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Nikhil Prasad  Fact checked by:Thailand Medical News Team Dec 19, 2023  2 months, 2 days, 7 hours, 19 minutes ago

COVID-19 News: Scientists Warn That Existing mRNA COVID-19 ‘Prophylactics’ Create Environment For Neoplastic Transformation Leading To Various Cancers!

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COVID-19 News: Scientists Warn That Existing mRNA COVID-19 ‘Prophylactics’ Create Environment For Neoplastic Transformation Leading To Various Cancers!
Nikhil Prasad  Fact checked by:Thailand Medical News Team Dec 19, 2023  2 months, 2 days, 7 hours, 19 minutes ago
COVID-19 News: The global response to the COVID-19 pandemic has witnessed unprecedented efforts in vaccine development, with mRNA vaccines emerging as frontrunners. While these vaccines have played a crucial role in curbing the spread of the virus and preventing severe illness, recent scientific discussions have raised concerns about potential long-term health implications, particularly in relation to cancer. This COVID-19 News report delves into the intricate molecular pathways and mechanisms that scientists suggest may contribute to neoplastic transformation, shedding light on the need for in-depth investigations and long-term monitoring.


The Spike Glycoprotein's Role in Cell Signaling and Tumorigenesis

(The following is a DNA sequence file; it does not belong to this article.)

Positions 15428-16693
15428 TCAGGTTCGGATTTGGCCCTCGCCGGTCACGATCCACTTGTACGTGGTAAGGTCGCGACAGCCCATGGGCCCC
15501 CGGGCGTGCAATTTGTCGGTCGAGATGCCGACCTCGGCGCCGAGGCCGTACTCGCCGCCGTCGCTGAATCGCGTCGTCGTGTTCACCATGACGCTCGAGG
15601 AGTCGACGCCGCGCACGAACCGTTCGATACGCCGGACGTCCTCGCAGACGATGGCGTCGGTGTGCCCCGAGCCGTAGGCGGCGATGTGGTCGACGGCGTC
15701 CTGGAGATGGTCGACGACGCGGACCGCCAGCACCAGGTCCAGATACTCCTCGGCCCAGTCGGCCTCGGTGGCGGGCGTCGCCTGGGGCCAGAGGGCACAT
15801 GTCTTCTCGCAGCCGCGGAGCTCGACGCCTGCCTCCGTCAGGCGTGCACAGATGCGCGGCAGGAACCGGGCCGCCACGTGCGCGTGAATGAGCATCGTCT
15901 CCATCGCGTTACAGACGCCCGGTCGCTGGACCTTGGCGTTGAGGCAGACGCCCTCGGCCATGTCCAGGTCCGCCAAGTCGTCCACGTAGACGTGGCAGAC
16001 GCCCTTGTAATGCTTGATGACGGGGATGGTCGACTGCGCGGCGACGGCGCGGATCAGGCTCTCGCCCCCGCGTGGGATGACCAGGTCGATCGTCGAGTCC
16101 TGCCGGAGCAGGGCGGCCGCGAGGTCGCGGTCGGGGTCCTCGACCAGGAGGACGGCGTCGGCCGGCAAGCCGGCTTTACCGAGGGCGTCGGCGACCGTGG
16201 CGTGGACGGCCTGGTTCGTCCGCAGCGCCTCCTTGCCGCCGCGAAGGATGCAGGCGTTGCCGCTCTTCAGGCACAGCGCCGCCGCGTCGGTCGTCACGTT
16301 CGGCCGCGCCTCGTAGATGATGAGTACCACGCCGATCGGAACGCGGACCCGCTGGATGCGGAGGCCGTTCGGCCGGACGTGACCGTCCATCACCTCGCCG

The SARS-CoV-2 spike glycoprotein, comprised of S1 and S2 subunits, is a key player in the virus's entry into human cells. While its primary function is to facilitate binding to ACE2 receptors, recent studies suggest that the S1 subunit may activate MEK, a critical component of the ERK signaling pathway associated with cell growth. Additionally, the full-length spike downregulates ACE2, triggering AT1R-mediated signaling, NF-κB activation, and an increase in IL-6 levels. These molecular events potentially create conditions favorable to cancer progression.
NF-κB activation, known for promoting cancer cell proliferation, chemoresistance, and invasion, raises concerns about the potential role of the spike protein in oncogenic processes. Similarly, the Ras/Raf/MEK/ERK (MAPK) signaling cascade, implicated in over 30% of human cancers, becomes a potential driver of malignancy in the context of COVID-19 infection. Elevated IL-6 levels, correlating with increased tumor relapse in various cancers, add another layer of complexity.
The AT1R-mediated signaling cascade, activating PI3K, a master regulator for cancer, suggests a direct link between spike-mediated cell signaling and cancer progression. The persistent presence of spike fragments in the body following vaccination raises questions about potential long-term consequences that warrant thorough investigation.
mRNA Vaccines and Toll-like Receptor (TLR) Mediated Immune Responses